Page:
TORONTO — Canada’s main stock index rose for a third straight week to the highest closing since March on continuing gains from gold and the strength of the country’s railways.
The S&P/TSX composite index closed up 98.98 points to 16,123.48 for a 2.6 per cent increase on the week.
In New York, the Dow Jones industrial average was down 62.76 points at 26,671.95, but up 6.4 per cent for the week. The S&P 500 index was up 9.16 points at 3,224.73, while the Nasdaq composite was up 29.36 points at 10,503.19.
Gains by materials and industrials offset losses from energy and financials.
The rally by precious metals gold and silver was being driven by concerns about inflation with the Federal Reserve increasing the money supply, said Philip Petursson, chief investment strategist at Manulife Investment Management.
"This is a continuation of the gold rally that we’ve seen since the end of March," he said.
Materials climbed 2.2 per cent with shares of Silvercorp Metals Inc. and Kinross Gold Corp. up 9.7 and 4.4 per cent respectively.
The August gold contract was up US$9.70 at US$1,810.00 an ounce and the September copper contract was up 0.3 of a cent at US$2.90 a pound.
Industrials moved 1.3 per cent higher with Canadian Pacific Railway rising 1.7 per cent and CN Rail up 1.4 per cent as traffic picked up on a week-over-week basis.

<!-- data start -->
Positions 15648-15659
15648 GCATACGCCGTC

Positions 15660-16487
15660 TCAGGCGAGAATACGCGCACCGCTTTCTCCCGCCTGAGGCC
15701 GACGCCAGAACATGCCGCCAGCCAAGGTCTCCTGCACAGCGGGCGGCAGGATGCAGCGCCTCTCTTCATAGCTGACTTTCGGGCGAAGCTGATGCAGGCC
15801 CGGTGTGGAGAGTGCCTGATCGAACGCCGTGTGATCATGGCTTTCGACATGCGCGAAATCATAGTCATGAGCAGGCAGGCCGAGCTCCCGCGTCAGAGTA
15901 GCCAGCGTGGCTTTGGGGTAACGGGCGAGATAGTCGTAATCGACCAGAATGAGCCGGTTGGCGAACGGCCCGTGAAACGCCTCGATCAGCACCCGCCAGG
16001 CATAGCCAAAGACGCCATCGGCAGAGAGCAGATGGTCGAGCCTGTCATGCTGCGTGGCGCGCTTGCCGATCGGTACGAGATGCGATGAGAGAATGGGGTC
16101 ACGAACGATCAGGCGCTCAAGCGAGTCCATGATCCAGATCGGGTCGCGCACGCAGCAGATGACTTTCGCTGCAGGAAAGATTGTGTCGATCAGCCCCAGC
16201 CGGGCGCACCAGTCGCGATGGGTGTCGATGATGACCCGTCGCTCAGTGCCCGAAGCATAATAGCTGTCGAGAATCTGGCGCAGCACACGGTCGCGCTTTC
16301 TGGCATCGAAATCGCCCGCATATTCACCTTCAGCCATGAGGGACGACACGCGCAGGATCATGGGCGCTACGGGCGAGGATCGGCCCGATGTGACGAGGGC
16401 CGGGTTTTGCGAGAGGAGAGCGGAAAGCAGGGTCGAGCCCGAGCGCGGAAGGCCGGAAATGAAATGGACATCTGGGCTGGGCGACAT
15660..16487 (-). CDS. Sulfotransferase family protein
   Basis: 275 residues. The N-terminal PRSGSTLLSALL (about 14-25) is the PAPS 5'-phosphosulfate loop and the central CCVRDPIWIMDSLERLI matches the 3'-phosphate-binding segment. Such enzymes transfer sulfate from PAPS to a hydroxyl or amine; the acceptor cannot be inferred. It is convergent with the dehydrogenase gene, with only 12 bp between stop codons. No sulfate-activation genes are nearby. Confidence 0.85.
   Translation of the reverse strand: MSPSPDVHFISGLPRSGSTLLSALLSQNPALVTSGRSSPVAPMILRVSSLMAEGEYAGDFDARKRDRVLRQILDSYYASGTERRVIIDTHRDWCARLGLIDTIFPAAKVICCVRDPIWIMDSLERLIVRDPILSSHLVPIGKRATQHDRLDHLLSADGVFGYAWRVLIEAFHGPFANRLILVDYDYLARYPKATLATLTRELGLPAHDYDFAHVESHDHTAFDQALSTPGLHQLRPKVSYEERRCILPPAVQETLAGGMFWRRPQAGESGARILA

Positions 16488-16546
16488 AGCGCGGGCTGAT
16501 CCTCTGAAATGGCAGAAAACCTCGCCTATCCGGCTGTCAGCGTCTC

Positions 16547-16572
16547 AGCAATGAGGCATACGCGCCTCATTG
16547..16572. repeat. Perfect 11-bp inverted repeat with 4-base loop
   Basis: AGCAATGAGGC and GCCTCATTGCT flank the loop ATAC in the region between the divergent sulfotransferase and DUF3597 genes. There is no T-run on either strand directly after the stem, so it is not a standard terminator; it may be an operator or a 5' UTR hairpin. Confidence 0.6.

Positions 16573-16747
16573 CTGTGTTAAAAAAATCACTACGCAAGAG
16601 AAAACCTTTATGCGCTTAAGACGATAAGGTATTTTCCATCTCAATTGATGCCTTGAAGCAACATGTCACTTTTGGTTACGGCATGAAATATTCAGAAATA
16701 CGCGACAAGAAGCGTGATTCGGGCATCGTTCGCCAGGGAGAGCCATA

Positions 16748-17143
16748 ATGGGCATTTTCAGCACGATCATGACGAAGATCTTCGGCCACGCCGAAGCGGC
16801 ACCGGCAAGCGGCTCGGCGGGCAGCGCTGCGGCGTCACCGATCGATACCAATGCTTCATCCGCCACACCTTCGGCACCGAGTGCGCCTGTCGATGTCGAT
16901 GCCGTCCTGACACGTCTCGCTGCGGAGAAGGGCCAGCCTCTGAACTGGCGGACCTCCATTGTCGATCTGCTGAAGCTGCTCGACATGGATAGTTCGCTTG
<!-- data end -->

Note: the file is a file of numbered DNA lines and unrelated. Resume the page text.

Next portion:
"It shows that the worst of the lockdowns are behind us and there are some sectors that are coming back faster than others," Petursson said.
Air Canada, meanwhile, lost 3.15 per cent but ended the week up nearly five per cent after a spectacular Wednesday.
Energy lost 1.4 per cent with Crescent Point Energy Corp. down 4.5 per cent and Vermilion Energy Inc. off 4.3 per cent on lower crude and natural gas prices.
The September crude contract was down 18 cents at US$40.75 per barrel and the August natural gas contract was down half a cent at nearly US$1.72 per mmBTU.
The Canadian dollar traded for 73.67 cents US compared with 73.84 cents on Thursday.
The heavyweight financials sector dropped in keeping with initial earnings results from U.S. banks where growth decreased 34 per cent year-over-year.
"So that’s being extended into Canada where the expectation is that we’ll see equivalent declines in earnings on a year-over-year basis for the financials."
Although wholesale sales in Canada ticked higher in May after posting a record plunge in April due to the COVID-19 pandemic, they were below expectations. In the U.S., consumer confidence fell amid rising COVID-19 infection rates in some states.
Nonetheless, the market seems to be discounting economic data and increases in virus cases, said Petursson.
"The expectation is that some of the data will start to get better. But I don’t think it’s been exceptional in any area and so I don’t think it’s having a meaningful impact on the markets."
This report by The Canadian Press was first published July 17, 2020.
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